With teen mental issues seemingly on the rise, parents can be very reluctant to turn to medical intervention to help their teenagers. After all, prescription drugs are often more of a gateway to addiction than many think. Take Xanax, for example, which is commonly used to treat a variety of illnesses on the teenage mental disorders list. Xanax can be highly addictive and leads to a third of all drug overdoses in the United States alone.
As a parent, however, you don’t want to ignore teenage disorders. Depression on its own can be horrific for teenagers and adults to go through alone, never mind the fact that depression can often be a symptom of something larger. Teenage personality disorders symptoms vary, for example, and depression can be on the top of the list of borderline personality disorder teenager symptoms on top of severe anxiety, paranoia, rage, and so much more.
That is why parents need to understand mental illness and what treatments are available. Understanding how antidepressants and the teenage brain work is a great place to start:
How Does Depression Work?
There is a big difference between being sad and being depressed, which is where a huge part of the stigma comes from. People commonly exaggerate when they are going through a hard time, but make no mistake, clinically diagnosed depression is a severe issue, and it is not your fault. There are many different causes of depression as well, and causes can range from environmental stimulus to genetics.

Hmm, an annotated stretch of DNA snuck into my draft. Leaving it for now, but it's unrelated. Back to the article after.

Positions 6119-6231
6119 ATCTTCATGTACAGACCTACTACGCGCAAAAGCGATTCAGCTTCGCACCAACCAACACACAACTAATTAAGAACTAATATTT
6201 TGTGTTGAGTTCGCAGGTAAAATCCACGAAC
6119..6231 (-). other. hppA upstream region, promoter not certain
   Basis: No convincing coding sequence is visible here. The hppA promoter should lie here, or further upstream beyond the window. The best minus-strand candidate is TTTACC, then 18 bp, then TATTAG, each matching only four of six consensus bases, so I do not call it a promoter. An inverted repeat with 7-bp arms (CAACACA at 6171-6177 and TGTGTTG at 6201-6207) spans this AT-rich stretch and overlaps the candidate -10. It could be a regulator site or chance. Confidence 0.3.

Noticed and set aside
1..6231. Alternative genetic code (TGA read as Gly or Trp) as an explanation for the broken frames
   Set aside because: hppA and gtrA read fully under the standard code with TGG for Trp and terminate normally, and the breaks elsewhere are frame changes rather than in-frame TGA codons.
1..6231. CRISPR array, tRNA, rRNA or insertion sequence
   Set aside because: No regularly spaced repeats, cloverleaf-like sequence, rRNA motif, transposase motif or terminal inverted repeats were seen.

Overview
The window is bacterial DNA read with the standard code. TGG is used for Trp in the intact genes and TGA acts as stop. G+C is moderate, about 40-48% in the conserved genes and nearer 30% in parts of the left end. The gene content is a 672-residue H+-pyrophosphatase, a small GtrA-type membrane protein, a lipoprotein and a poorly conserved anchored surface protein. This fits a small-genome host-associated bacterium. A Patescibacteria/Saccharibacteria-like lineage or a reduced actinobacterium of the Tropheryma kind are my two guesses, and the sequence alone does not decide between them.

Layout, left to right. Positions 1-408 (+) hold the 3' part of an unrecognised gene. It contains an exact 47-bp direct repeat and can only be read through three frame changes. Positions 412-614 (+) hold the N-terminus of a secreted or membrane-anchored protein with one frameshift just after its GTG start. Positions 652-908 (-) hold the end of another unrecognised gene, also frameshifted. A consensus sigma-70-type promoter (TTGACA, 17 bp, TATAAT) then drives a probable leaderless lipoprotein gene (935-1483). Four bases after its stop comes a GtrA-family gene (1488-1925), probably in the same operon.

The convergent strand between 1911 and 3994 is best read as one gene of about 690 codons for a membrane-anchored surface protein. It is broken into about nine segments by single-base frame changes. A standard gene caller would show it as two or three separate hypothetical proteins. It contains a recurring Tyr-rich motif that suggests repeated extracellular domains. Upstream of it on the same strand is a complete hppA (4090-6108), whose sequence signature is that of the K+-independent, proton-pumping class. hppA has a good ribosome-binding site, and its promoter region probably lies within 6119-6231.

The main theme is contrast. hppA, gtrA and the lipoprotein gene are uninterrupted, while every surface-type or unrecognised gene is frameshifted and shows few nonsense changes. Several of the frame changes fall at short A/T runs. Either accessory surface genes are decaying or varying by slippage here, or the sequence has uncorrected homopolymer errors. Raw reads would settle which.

A person who has been abused will suffer from depression. A teenager who takes a particular medication for their acne can also develop depression. Depression can even occur due to a chemical imbalance in the brain, which is what anti-depressants work to correct.
How Do Anti-Depressants Work?
Anti-depressants are a class of drug that is used in the treatment of depression. They work primarily by balancing out the chemicals in your brain. Anti-depressants are prescribed to adults and teenagers alike and can be very effective in treating mental disorders in teens. They are not, however, the only solution. Don’t pin all your hopes on anti-depressants. Depression and other mental illnesses do not have a one-size-fits-all solution. Help your teen understand it is just one option to help them feel better but not to feel pressured if it doesn’t work right away or at all.
The reason why anti-depressants are often one of the first go-to solutions is because it helps jump-start the healing process. It boosts moods, energy, and improves appetite and even the patient’s quality of sleep. It can take up to a month to fully see the results, and if there is no change, a different anti-depressant may be in order.
It is also important to note there are side effects. Most of these will balance out over time, but in some people, they will persist. Headaches, nausea, and weight gain are some of the most common.
What Other Treatments for Depression Are There?
Anti-depressants work best when combined with other therapies. Psychotherapy, behavior therapy, and many other types of therapy work wonders to help your teen understand what is happening and give them the holistic tools to fight their depression without the use of anti-depressants. This gives them the internal strength to stand on their own, which is why our treatment centers focus on all types of therapies so that your teen can find the combination of medical and emotional therapy that works for them.